Skip to content

Artificial badger sett – transcript of video

We are at an undisclosed location in the UK, project was the construction of a major retail village. JPR were brought in to mitigate a Badger issue that the client had. The site is an interesting location, it\’s relatively close to a town centre but also borders a nature reserve. The patch of land that was being developed had lain dormant for at least three decades and had been colonized by a group of Badgers. They had had a large set on site which has been recorded going back 30 years plus here. There is a large sett there are at least 30 entrances identified in the initial surveys. Hard to tell the exact size of the population of Badgers, but it was clearly a big group using such a large sett. JPR brought in because that sett was going to need to be closed down to facilitate the new development.

A patch of land right next to the site was identified, which is bordering an area of ancient woodlands, which is a little tricky to work with. JPR were initially brought in to construct large artificial setts to replace the one on site to be closed down. The sett we put in presented a number of challenges. First of all, location was inaccessible to vehicles. It was in a patch of very sensitive ancient woodlands and also the water table was very high, which given that Badgers live underground is quite a challenge. We were given some basic guidelines to work with but essentially design the setts that comprised 10 nesting chambers over a hundred meters of tunnel and at least 10 entrances.

To deal with the high water table, we designed the sett so that it was built on ground level. We then identified an area where we could import probably at least a hundred tonnes of soil and subsoil to go on top of that. Essentially we laid it on the ground and then built it up from there. You can see the sett that was constructed behind us and you can hear in the background with the noise. Busy construction site, one of the biggest challenges, I haven\’t constructed the new setts, it\’s then getting the Badgers to move out of the old one and colonize the new one. Once we built the new sett we set about trying to close down the old one to do this we put up at your exclusion fencing around the old set. That was about a hundred meters in perimeter fencing consists of a specific badger mesh which is dug down two feet into the floor as a big underlap on it and comes up four fits above ground.

To strengthen that we also put in electric fencing around it. That fence then has essentially what a heavy duty cat flaps, but in it one way badger gates, what we do is we identify the routes the badgers and using come in and out with the sets and on those Badger of trails we put a one way gate in the fence so that the bulges can leave the sett at night time they then find that they can\’t get back into the set. Once we think they\’ve all left. That set then undergoes a period of monitoring for three weeks after three weeks. When we think the sett is clear, we\’re then able to go in and excavate out the old set.

Which is a fascinating part of our job because how often do you get to see what the Badger are really up on the underground? We went in, it took us about three days to excavate the entire sett because it was so extensive. There must have been hundreds of meters of tunnels in there and countless nesting chambers. Once that was dug out and compacted down and with a bit of tempting, plenty of peanuts the badges were tempted into the new sets and we did get some great footage of them using it to prove it. It happened colonized, but it\’s never easy to exclude animals from a home they\’ve been using for decades and the Badger work the system. In order to stop them coming back on to these projects and stop, what would have been significant delays? You\’re very much limited by the times of the year at which you can exclude Badger from the sett. It had to be done at that time a year, or the whole development would have been pushed back at least a year, to really stop the Badgers. Coming back home, it was decided that the best thing we could do would be to remove all habitat from the satellites, which is a large site it\’s a seven-hectare site which was covered at least three hectares of that in quite ancient woodlands.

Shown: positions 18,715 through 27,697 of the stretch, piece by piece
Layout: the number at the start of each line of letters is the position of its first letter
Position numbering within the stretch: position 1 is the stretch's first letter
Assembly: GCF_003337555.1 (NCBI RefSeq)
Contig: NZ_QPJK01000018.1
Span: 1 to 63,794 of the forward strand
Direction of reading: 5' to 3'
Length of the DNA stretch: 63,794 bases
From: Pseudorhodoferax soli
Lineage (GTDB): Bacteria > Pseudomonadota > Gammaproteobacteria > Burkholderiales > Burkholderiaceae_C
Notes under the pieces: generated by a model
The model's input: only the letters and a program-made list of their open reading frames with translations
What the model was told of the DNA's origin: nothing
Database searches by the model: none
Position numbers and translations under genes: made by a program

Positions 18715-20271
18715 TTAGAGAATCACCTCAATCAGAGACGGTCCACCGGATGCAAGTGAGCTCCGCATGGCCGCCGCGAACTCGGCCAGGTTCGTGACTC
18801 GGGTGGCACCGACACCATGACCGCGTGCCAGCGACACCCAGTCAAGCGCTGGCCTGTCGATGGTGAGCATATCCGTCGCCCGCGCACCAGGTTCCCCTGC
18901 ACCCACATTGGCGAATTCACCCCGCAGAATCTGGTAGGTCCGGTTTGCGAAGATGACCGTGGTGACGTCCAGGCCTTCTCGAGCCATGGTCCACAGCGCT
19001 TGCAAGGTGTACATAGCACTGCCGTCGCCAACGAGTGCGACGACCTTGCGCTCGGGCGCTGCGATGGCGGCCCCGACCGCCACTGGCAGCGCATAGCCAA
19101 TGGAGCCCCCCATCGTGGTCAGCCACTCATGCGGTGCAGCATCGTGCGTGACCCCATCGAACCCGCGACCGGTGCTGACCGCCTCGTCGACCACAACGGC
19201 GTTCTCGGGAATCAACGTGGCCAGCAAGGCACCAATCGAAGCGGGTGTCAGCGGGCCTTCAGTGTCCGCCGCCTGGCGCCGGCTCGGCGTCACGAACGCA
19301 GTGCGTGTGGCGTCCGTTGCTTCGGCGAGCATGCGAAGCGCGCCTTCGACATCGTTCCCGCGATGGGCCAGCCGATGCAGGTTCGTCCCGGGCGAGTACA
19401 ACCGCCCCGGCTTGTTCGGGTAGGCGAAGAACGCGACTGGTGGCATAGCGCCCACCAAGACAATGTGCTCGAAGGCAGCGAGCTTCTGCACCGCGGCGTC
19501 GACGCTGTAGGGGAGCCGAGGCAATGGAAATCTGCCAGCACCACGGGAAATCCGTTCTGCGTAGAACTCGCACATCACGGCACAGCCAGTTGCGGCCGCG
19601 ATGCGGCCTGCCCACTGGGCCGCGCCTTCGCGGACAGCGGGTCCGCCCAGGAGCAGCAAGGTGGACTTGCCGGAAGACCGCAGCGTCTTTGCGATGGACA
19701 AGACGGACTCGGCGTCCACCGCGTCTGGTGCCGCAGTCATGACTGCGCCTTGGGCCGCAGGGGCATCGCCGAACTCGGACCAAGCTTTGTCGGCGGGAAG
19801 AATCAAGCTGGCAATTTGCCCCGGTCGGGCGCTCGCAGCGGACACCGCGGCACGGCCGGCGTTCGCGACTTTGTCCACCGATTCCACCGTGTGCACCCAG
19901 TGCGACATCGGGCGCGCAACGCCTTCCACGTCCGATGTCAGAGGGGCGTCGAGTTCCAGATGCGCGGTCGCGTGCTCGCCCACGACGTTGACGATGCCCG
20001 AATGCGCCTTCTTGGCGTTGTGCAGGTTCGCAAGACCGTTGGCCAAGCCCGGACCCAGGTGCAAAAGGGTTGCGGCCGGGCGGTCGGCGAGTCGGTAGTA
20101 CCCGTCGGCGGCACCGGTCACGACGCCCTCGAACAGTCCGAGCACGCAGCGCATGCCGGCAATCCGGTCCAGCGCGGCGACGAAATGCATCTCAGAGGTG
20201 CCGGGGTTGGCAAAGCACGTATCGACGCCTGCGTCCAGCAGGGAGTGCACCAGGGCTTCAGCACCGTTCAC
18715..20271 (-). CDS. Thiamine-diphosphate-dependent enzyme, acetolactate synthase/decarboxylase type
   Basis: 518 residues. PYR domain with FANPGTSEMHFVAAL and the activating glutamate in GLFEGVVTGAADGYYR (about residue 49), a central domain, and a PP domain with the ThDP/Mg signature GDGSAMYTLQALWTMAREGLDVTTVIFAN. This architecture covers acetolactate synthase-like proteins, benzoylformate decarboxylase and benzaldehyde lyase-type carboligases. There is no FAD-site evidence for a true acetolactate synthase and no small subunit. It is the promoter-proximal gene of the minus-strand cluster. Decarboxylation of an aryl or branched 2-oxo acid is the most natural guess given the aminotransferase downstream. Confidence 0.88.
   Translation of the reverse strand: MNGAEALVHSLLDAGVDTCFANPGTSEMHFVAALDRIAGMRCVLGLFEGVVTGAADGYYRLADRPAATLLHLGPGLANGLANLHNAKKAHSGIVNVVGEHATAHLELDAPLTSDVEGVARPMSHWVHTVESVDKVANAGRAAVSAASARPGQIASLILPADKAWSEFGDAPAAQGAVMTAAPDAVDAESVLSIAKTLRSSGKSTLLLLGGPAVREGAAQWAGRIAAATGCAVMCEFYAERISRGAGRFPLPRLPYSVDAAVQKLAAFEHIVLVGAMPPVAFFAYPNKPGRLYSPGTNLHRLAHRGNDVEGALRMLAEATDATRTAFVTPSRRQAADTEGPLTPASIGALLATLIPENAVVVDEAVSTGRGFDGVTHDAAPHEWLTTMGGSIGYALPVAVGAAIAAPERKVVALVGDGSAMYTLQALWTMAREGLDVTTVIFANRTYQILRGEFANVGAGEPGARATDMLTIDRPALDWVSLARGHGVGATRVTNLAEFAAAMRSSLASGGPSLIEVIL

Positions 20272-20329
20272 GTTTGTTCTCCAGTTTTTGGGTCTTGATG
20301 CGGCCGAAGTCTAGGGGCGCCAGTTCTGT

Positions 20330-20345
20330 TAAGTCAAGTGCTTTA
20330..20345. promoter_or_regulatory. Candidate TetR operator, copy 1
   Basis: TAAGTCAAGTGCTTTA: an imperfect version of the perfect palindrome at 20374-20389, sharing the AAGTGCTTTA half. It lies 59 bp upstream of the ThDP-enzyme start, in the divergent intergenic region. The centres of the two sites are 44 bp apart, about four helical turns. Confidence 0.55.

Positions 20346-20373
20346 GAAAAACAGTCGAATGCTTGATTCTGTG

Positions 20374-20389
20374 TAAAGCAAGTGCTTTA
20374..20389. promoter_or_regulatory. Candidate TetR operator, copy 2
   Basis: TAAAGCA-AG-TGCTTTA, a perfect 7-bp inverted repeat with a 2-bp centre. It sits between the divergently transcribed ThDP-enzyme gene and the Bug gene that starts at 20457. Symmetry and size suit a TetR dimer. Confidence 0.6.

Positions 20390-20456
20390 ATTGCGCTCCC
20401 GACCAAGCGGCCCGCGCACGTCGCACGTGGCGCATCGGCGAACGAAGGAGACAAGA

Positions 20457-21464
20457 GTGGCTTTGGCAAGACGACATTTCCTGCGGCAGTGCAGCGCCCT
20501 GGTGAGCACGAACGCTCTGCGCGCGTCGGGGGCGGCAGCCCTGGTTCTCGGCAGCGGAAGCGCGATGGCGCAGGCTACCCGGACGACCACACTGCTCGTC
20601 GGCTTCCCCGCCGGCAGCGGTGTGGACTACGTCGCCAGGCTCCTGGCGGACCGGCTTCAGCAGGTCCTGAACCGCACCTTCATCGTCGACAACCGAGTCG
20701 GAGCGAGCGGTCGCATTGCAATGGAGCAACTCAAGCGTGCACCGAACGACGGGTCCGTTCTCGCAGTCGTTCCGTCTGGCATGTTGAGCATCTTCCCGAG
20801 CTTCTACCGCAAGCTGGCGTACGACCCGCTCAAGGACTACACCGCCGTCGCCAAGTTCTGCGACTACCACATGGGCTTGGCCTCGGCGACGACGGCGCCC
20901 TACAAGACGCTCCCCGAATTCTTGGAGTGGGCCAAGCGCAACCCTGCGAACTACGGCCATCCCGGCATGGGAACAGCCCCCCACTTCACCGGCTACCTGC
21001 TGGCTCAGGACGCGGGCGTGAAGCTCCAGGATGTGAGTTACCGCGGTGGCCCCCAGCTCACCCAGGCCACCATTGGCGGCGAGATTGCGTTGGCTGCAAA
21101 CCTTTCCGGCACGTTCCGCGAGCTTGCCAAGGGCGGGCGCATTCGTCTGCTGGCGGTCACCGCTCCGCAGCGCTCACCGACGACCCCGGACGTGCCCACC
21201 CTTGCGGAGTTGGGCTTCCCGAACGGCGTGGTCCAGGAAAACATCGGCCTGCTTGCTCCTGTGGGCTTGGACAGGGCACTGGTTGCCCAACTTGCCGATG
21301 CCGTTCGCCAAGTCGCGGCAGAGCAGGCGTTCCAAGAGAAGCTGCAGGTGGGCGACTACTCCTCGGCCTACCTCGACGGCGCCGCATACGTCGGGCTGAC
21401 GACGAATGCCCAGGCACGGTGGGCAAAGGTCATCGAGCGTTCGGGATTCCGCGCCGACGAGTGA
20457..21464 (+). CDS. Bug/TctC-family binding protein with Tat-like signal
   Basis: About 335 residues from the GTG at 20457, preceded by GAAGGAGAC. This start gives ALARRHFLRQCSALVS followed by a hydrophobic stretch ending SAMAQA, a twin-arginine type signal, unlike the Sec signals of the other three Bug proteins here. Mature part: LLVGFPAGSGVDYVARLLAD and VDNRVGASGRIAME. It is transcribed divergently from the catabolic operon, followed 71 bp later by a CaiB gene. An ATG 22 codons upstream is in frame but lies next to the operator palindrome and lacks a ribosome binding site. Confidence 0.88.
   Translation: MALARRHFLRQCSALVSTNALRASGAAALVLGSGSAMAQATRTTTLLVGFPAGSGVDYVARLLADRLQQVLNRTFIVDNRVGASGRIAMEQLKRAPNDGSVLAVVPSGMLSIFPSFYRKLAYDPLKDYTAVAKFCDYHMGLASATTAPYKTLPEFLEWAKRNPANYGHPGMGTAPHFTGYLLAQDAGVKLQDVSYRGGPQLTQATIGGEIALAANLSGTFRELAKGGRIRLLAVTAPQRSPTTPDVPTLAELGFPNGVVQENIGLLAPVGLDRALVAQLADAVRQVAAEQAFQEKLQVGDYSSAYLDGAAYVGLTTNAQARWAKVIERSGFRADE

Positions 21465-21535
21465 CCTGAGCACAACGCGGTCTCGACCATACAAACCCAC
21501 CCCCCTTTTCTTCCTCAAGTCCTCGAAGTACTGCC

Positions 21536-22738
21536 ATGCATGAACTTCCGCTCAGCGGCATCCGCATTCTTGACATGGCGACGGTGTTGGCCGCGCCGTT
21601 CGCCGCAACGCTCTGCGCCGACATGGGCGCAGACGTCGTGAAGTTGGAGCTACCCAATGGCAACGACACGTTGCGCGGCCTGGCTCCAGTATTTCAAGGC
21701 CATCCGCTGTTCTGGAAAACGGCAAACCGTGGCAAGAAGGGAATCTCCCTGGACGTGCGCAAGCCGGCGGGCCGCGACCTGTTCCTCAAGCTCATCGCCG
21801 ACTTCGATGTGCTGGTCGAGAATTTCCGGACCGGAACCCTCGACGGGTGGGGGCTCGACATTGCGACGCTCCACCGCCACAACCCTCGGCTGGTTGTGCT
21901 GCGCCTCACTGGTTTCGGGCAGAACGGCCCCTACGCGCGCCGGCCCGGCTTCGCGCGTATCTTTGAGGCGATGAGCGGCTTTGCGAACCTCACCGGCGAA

so we came in and removed three hectares of woodlands, and all the rest of the scrubby vegetation. This was all done very close to bird nesting season. So time was not on our side, but we were able to bring in significant amounts of resources to get that job completed on time. I think we completed three hectares of Woodland clearance in 10 days in the end. Following this to really stop the badgers coming back home, we then installed a kilometer and a half of badger exclusion fencing around the entire perimeter of the site.

This was no small undertaking in itself and it was not helped by the fact that coincided with the beast from the East, which made conditions very difficult. We dropped temperatures of minus 15 degrees Celsius, and we\’re working in two foot of snow which presents significant health and safety issues. Given the time pressure on the project we weren\’t able to pull off from this, but we were able to adjust our working methods, risk assessments, and the resources we were using in order to complete the projects on time and on budget.

For me personally, it\’s lovely to visit site 12 months on from this and see the set behind us, greening up and really settling down. It\’s fantastic that it is still being used by the Badgers, a very small percentage of artificial sets actually end up being colonized. So it really is a big success story for us that it\’s turned out that way. Given the location as well, it\’s right on a public footpath. We\’ve got a major railway behind us. We\’ve got a busy construction site yet tucked away quietly in this little corner is a thriving community of badgers.